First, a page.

My Favorite Asparagus Recipe

I’ve been waiting for our garden to produce the first asparagus of the spring so I could share my very favorite asparagus recipe with you.

Asparagus spears emerge.

The 1st asparagus spears of the season are always cause for great celebration!

But, spring comes late to northern New England, and your asparagus season might be long gone by the end of April, when I expect our season to begin.

Asparagus just past prime picking

Once asparagus unfurls it's branches, it's past its prime for harvest.

So, without further ado, I present:

Easy Roasted Asparagus

Roasted asparagus spears line a baking sheet, fresh from the oven.

A simple recipe to showcase the complex flavors of fresh asparagus.

Preheat oven to 400F degrees.

Place washed & trimmed asparagus spears on baking sheet.

Drizzle with olive oil & sprinkle with salt.

Roast 8-10 minutes, turning once.

Remove from oven (and purely optional: sprinkle with a bit of lemon juice or balsamic vinegar).

Serve immediately.

Caramelized Asparagus Spear Tips - macro

To ensure even roasting, choose spears of similar thickness, or remove thinner spears first. Asparagus will brown & caramelize during roasting, adding a rich, wonderful flavor.

The fresher the asparagus, the better this recipe!

Do you have a favorite way to serve asparagus? I’d love if you’d share it below…

Jennifer’s Rhubarb Tea

Just when I was nearly out of rhubarb recipes, my friend and fellow League of New Hampshire Craftsman, Jennifer Allen came to the rescue!

Jennifer is the organic gardener and creative force behind Botanical Lampshades.

Jennifer Allen of Botanical Lampshades

Visit Jennifer's studio in Sandwich, NH, & you can design a custom lampshade of your own.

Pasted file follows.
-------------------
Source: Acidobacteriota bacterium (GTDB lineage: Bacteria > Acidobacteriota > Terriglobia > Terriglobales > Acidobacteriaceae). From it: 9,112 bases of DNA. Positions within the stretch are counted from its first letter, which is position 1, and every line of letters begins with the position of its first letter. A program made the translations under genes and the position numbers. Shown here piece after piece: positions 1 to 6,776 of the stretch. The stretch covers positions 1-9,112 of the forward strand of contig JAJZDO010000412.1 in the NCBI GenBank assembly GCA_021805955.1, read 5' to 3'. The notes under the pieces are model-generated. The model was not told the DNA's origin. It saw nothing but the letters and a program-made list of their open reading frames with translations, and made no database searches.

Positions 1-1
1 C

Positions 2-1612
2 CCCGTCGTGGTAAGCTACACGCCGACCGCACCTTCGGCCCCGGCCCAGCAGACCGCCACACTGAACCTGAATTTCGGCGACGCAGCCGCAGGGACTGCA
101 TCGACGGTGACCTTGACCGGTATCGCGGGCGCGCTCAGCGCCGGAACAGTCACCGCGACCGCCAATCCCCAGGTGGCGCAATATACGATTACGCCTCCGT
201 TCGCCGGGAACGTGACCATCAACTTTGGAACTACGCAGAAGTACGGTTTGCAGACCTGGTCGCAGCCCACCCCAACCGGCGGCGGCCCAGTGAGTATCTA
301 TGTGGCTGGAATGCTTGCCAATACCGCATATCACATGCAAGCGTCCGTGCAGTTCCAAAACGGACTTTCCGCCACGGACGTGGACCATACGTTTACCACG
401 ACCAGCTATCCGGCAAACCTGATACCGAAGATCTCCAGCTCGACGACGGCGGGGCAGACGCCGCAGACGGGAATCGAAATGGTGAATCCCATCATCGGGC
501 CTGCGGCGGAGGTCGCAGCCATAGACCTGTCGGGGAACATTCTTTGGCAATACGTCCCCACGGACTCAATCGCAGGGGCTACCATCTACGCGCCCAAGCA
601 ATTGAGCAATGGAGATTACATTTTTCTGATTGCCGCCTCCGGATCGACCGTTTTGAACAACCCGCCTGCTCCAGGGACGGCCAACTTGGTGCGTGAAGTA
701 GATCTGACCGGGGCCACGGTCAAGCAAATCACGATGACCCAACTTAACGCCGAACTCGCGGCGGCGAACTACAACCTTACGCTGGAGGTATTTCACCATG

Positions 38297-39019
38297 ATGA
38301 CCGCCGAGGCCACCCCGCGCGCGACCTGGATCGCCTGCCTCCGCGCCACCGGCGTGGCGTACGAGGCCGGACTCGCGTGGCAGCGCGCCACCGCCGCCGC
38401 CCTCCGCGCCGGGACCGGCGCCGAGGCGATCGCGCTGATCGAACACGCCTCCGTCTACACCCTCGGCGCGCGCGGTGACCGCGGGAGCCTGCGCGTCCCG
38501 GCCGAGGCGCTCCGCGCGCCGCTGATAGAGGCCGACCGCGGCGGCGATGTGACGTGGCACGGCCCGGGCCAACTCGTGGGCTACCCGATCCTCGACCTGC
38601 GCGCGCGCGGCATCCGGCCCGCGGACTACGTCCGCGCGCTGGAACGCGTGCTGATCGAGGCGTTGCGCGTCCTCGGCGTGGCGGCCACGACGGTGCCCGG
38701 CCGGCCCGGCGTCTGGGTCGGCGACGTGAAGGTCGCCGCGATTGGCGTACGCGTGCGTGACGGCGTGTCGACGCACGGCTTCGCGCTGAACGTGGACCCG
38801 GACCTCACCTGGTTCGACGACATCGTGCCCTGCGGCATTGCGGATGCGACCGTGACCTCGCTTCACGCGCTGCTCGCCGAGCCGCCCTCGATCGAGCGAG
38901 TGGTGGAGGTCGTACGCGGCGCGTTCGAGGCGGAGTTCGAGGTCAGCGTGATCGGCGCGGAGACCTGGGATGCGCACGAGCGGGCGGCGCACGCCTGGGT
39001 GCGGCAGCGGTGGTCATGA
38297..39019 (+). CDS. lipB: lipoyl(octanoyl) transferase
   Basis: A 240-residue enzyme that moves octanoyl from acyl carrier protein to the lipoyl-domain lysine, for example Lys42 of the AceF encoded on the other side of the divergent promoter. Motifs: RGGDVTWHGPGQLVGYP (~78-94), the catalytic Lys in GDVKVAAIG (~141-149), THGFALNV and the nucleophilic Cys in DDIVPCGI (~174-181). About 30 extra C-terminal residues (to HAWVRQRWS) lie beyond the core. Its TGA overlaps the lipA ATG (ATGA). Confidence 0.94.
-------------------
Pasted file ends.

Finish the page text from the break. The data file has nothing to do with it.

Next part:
Besides Botanical Lampshades, Jennifer also makes custom MapShades, and is an avid rhubarb enthusiast (did you know there is a Rhubarb Triangle in England?).

Jennifer left this tantalizing recipe on my Facebook hats page:

Jennifer’s Rhubarb Tea

8 cups cut up rhubarb
8 cups water
juice and rind of one lemon or orange
3/4 cup sugar
1 pint mashed strawberries

Cook rhubarb in water til soft. Shut off heat. Add mashed berries, citrus, and sugar, and stir til dissolved. Strain through a fine sieve, and chill. Serve on ice with a stem of fresh mint.


Fresh, Juicy Strawberries

Sun-ripened strawberries are a natural pairing with rhubarb.

“Yum” is right! I can hardly wait to try this out myself. Thank you, Jennifer! Full-fledged rhubarb season is nearly upon us, and you can never have too many rhubarb recipes.

Anyone else out there with a yummy rhubarb recipe you’d care to share? I’d love to hear from you…

Rhubarb Juice

Rhubarb can survive on very little care. However, eventually, the plant’s stalks get scrawny, thin and numerous, indicating it’s time to divide the crowns.

I suppose that’s how the previous residents of our house ended up with so much rhubarb. It’s like a botanical Ponzi scheme.

Quinn-dog and old-growth rhubarb patch

Quinn-dog and our super-productive, old-growth rhubarb patch.

If you’re lucky enough to have more rhubarb than you can give away, freeze, or turn into jam and pies, you’ll need another recipe. I have just the thing:

Rhubarb Juice

Add 2 cups water to 4 quarts cut up rhubarb.
Simmer 5 minutes or until rhubarb is soft.
Strain through a cheesecloth.
Add 1 cup sugar to juice and simmer until dissolved.

Yields approximately 1 quart.

(Recipe courtesy the University of Alaska Fairbanks Cooperative Extension Service.)

I love this sweet & tangy juice. I often mix it with seltzer for a refreshing homemade “soda”, or else add equal parts rhubarb juice and iced tea, to get a New England variety of the beloved Arnold Palmer.

One more tip: when cleaning your rhubarb, be sure not to cut too much off the base of the stalks, since that’s the sweetest part.

Abundant Rhubarb Harvest

This abundant harvest hardly makes a dent in our never-ending rhubarb supply.